Wall Street has — at least for the moment — shrugged off some of its many concerns and bounded higher today, thanks to a drop...
NEW YORK — Wall Street has — at least for the moment — shrugged off some of its many concerns and bounded higher today, thanks to a drop in oil prices.
The Dow Jones industrial average rallied 276.74, or 2.5 percent, to close at 11,239.28, its biggest jump in more than three months. That reversed Tuesday’s trend, when stocks ended mostly lower on continuing worries about the financial sector and the Dow logged its first close below 11,000 since July 2006.
Microsoft, one of the 30 Dow stocks, soared $1.11 today to close at $27.26. Boeing, also a Dow stock, gained $1.70 to $65.58.
Broader stock indicators also rose after fluctuating in the early going. The Standard & Poor’s 500 index advanced 30.45, or 2.5 percent, to 1,245.36, and the Nasdaq composite index rose 69.14, or 3.1 percent, to 2,284.85.
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Investors were relieved when crude fell $4.14 to settle at $134.60 a barrel on the New York Mercantile Exchange. That brought oil’s two-day plunge to more than $10.
Wells Fargo’s decision to boost its dividend is also alleviating some of the market’s concerns about the health of banks. The San Francisco-based bank’s move to raise its payout to investors is being seen as a bullish sign for the troubled banking sector.
Still, the Labor Department’s report that consumer prices shot up in June at the second fastest pace in 26 years is reminding investors that rising prices still pose a threat to economic growth.
Investors also remain worried about the economy and specifically the financial sector. This week has brought fresh attention to potential trouble spots in the mortgage market. Fannie Mae and Freddie Mac, the government-chartered mortgage financiers, remain a concern, as do regional banks that could have bad mortgage debt on their books.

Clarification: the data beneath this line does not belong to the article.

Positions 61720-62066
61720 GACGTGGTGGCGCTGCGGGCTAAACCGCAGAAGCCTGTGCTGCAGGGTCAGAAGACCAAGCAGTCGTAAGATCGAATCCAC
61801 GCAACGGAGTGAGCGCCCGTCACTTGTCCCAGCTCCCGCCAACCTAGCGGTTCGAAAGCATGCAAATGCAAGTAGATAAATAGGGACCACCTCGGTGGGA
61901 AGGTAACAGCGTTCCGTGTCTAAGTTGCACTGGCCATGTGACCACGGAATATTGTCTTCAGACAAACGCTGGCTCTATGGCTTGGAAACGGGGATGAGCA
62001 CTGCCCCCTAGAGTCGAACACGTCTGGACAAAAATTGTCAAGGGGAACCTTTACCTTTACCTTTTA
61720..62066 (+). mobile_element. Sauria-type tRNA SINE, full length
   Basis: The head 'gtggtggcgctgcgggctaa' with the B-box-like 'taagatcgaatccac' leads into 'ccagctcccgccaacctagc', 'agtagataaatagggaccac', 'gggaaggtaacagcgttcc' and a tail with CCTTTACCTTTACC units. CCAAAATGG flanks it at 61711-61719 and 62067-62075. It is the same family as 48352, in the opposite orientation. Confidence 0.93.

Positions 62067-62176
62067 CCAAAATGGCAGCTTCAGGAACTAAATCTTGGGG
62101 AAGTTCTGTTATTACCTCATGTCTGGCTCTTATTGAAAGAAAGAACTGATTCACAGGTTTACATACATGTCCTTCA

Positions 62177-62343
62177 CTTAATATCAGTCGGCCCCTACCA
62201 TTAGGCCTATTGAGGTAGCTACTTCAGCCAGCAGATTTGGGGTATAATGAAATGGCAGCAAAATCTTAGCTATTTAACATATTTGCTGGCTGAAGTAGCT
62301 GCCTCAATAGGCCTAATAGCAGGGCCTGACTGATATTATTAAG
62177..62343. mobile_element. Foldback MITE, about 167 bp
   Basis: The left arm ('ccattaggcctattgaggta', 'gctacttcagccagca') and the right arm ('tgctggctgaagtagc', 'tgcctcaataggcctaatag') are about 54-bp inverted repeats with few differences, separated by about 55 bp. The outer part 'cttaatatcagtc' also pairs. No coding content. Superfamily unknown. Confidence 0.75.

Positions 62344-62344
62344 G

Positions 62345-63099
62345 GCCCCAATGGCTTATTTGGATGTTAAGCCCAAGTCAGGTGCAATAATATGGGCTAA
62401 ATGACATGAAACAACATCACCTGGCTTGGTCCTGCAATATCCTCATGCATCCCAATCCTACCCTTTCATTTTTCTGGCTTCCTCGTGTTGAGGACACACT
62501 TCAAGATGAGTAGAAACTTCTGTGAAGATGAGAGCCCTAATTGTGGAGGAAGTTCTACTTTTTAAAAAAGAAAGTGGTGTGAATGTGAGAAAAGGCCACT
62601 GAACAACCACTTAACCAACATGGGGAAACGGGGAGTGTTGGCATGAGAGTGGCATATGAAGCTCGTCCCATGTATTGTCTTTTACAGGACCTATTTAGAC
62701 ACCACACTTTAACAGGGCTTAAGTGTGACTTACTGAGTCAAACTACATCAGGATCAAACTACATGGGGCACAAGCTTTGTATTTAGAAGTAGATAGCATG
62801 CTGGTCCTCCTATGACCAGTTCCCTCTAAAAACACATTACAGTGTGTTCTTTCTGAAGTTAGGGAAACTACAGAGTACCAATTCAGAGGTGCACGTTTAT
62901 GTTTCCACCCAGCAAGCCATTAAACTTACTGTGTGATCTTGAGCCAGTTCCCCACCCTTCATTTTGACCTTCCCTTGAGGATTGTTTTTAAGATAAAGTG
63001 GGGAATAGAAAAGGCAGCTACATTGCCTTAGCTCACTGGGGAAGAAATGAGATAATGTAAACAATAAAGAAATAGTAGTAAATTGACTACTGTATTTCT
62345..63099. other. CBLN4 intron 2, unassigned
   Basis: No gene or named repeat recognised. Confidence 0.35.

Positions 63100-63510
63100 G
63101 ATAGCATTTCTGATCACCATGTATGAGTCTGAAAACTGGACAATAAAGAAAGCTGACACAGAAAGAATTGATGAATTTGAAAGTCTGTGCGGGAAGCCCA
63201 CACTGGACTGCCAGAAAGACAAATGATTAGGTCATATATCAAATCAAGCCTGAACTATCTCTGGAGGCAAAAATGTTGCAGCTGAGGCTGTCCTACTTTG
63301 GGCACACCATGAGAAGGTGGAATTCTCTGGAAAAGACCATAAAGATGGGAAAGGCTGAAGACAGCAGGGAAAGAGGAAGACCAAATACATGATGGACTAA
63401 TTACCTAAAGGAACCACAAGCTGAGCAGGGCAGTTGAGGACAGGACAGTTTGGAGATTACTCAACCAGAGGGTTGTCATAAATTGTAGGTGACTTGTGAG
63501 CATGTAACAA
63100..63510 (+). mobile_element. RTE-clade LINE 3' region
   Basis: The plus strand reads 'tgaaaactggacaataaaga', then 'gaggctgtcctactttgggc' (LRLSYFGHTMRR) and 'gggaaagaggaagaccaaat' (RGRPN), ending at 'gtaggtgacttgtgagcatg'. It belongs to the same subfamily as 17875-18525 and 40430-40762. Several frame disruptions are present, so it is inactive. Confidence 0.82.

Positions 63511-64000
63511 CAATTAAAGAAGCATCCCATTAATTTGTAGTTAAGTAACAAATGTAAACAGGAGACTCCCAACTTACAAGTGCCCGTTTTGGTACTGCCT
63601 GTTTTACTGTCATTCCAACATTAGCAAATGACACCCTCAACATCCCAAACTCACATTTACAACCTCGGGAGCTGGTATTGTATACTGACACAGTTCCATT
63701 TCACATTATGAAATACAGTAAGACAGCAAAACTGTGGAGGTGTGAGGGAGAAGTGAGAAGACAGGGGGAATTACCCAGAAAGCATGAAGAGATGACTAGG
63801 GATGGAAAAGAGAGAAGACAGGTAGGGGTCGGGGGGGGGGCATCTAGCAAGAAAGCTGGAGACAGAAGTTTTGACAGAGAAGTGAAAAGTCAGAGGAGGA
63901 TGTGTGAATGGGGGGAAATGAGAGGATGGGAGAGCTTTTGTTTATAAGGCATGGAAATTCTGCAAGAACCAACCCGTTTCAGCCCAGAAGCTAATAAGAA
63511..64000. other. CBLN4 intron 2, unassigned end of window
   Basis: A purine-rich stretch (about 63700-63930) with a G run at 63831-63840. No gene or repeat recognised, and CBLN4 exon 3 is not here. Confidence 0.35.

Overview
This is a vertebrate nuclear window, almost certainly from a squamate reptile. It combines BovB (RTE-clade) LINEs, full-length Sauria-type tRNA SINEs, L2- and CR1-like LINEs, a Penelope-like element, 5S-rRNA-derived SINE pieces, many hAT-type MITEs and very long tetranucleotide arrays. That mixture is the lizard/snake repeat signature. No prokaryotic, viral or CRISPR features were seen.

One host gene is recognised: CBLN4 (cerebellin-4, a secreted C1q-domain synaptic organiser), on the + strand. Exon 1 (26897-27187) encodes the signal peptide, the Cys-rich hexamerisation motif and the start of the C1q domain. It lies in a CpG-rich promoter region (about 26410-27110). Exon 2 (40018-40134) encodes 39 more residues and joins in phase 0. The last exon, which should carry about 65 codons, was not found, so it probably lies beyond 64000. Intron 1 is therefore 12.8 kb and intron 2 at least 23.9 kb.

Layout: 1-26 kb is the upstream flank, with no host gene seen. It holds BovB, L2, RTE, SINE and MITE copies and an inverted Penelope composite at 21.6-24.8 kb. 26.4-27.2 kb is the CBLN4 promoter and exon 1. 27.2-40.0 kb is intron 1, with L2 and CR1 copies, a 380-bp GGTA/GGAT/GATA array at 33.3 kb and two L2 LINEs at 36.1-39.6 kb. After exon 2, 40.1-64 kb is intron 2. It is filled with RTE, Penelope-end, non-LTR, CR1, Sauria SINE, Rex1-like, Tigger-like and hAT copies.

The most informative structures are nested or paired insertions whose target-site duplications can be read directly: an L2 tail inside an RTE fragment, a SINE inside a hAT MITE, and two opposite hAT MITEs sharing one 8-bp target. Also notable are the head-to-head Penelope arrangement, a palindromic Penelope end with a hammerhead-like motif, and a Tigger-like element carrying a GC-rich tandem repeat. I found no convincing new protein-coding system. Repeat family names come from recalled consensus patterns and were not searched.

But, for the moment, investors were pleased by the drop in oil — whose ascent to record levels had raised concerns about inflation and its impact on the broader economy.
“I think the pullback in oil is significant. The market and the market participants clearly had digested what the impact was going to be if oil prices had stayed at that level,” said Dan Genter, president and chief investment officer of RNC Genter in Los Angeles.
While today’s advance likely indicates some enthusiasm among investors it can also reflect simple bargain hunting and traders laying down a few bets rather than any great change in conviction. With many quarterly reports due in the coming weeks, many investors remain uncertain about the health of the economy.
Bond prices declined. The yield on the benchmark 10-year Treasury note, which moves opposite its price, jumped to 3.94 percent from 3.82 percent late Tuesday.
Oil prices declined after Energy Department figures showed that domestic inventories of crude oil and gasoline rose last week, rather than declining as analysts had expected.
“I think what you’re seeing is people are feeling more confident that civilization as we know it is not going to cease to exist and that we’re going to make a landing here,” Genter said of the decline in oil. “The negative is there is not much of a catalyst here to really pick us up and get us back in the air.”
The Labor Department’s report that its consumer price index rose 1.1 percent in June came as economists had expected a gain of 0.8 percent. Two-thirds of the increase is linked to surging energy prices. The core reading, which excludes often volatile food and energy costs, ticked up 0.3 percent.
Wall Street has been concerned in recent months that rising prices for necessities like food and fuel would force investors to curb their spending in other areas. A pullback is a disturbing prospect for investors as consumer spending accounts for more than two-thirds of U.S. economic activity. In addition, rising prices could lead the Federal Reserve to raise interest rates, a move that risks derailing economic growth by making access to capital more expensive.
Beyond the inflation reading, which follows a report Tuesday that showed a 1.8 percent increase in wholesale prices for June, investors examined a Fed report that industrial production rose 0.5 percent in June after declining 0.2 percent in May. The increase was the highest since a 0.6 percent gain in July of last year.
Minutes from the last month’s meeting of the Federal Open Market Committee, the arm of the Fed that sets interest rates, indicated that policymakers believed that the next move on rates would be an increase. The Fed in June broke a string of reductions by leaving rates unchanged, a recognition that lower rates had weighed on the dollar and led to increases in commodities such as oil and food.
But given the big developments in the financial system over the past several days, the minutes were largely regarded by the market as old news.